SEARCY — Arkansas football coach Bret Bielema said Thursday he is optimistic the NCAA playing rules oversight panel will approve a new rule to slow down up-tempo offenses.

Bielema, who spoke to the media before Thursday’s White County Razorback Club meeting at Searcy High School, said he believes the proposed rule change — which would prohibit offenses from snapping the ball until 10 seconds have run off the 40-second play clock — could be a life-saving measure.

Bielema pointed to the recent death of California University football player Ted Agu during a training run as evidence why the rule is needed.

Bielema said there are a "half dozen" players on the Arkansas roster who, like Agu, tested positive for the sickle-cell trait. He said the 10-second delay would allow defenses to make the necessary substitutions if one of those players needed to get off the field.

"If one of those players is on the field for me, I have no timeouts, I have no way to stop the game, and he raises his hand to come out of the game and I can’t do it, what am I supposed to do?" Bielema said. "If we get to the point where we are flopping around on the ground like somebody did against us this year, then that is what you are going to force people to do.

"But if a kid wants to come out of the game because he can’t go any further, they have given us no other choice, so that is the whole agenda."

Bielema said the proposed rule change is not a matter of offensive philosophy, but player safety. He stressed that the time to make the rule change is now, and not after tragedy strikes on a Saturday afternoon.

"If you look at the game of football, everyone is concerned about the injuries, the concussions and all of the negativity that is surrounding our game where you have the President of the United States say he wouldn’t let his son play football," Bielema said. "You have someone pass on live TV, see how that affects youth football."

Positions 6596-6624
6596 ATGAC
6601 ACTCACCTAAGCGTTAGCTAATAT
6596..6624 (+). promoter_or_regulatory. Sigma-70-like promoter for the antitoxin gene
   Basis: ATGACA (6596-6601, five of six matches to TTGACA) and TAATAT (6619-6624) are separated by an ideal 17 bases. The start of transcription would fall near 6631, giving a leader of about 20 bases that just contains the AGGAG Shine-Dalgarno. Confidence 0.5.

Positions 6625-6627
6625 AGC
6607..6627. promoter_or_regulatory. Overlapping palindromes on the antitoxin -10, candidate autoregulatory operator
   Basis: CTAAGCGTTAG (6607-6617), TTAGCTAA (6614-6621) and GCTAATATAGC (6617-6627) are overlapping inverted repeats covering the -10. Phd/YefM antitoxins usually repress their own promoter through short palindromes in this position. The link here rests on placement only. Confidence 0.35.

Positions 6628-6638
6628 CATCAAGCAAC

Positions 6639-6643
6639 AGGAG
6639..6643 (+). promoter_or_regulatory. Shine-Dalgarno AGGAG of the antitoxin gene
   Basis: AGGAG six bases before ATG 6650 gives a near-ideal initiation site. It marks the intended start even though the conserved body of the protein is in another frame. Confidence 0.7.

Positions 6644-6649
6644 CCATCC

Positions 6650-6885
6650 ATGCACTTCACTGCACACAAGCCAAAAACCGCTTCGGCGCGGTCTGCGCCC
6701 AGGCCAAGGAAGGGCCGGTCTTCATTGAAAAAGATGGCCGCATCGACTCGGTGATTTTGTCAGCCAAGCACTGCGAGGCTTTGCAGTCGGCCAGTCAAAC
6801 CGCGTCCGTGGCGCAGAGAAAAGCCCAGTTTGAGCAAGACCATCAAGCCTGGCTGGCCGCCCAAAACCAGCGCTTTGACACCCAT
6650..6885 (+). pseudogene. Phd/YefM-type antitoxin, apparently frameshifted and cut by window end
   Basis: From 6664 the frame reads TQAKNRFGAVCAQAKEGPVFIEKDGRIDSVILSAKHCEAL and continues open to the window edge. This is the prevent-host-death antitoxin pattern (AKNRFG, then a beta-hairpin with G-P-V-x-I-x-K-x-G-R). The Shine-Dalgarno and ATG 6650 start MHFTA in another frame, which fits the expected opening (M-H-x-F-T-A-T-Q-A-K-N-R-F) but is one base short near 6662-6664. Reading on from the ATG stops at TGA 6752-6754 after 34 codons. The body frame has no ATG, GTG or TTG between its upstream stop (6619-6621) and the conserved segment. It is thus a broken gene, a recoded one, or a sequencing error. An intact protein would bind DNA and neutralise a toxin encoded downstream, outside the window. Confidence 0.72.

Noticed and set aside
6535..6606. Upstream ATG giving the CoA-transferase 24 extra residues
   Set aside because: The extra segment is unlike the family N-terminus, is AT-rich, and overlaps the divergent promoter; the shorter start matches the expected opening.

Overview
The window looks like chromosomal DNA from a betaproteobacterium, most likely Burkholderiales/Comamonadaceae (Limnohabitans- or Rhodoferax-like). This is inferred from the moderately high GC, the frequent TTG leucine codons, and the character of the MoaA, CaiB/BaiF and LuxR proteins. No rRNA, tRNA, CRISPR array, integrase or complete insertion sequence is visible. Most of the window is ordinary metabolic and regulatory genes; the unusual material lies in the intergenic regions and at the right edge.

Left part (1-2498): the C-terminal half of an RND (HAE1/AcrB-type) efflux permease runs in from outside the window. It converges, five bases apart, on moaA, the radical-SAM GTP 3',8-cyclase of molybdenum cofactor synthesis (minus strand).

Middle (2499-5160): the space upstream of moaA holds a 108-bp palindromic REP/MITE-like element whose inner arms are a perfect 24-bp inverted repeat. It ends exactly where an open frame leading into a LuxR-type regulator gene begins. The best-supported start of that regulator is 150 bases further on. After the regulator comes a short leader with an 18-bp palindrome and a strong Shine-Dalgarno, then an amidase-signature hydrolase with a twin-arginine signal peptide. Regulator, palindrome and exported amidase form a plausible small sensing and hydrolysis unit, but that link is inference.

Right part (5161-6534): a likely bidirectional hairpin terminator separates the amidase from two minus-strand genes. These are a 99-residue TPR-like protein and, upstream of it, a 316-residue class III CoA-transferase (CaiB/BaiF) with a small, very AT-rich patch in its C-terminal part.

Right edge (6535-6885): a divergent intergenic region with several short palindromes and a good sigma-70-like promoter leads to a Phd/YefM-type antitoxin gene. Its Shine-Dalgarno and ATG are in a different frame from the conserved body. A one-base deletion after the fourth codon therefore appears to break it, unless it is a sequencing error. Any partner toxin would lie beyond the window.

Bielema attended the meeting in Indianapolis last week when the NCAA Football Rules Committee proposed the new rule, and he was a voting member on the NCAA rules committee for two years prior to this year. On Thursday, he made his first public comments since the proposal was introduced.

Bielema said he is optimistic the playing rules oversight panel will approve the rule when it votes on March 6.

"In all of the years I have been there, anything that has ever been player-safety driven, in my history there, has never been stopped," Bielema said.

Many college football coaches who direct up-tempo offenses have lashed out against the new rule, including Auburn’s Gus Malzahn and Oklahoma State’s Mike Gundy. But Bielema said he doesn’t expect the 10-second proposal to be much of a hindrance to those explosive offenses. Bielema said he even spoke out at last week’s meeting against other proposals to make the delay 12 or 15 seconds.

Bielema said he is not concerned that his opposition to the rule may come across as sour grapes. He said his only concern is player safety.

"I’m not talking about injuries, I’m talking about death. That concerns me," Bielema said. "I understand the resistance, I understand the push-back. It’s not a philosophy with me, it’s a matter of safety, life and death. This is a philosophy I’ve had since the day I started in this business."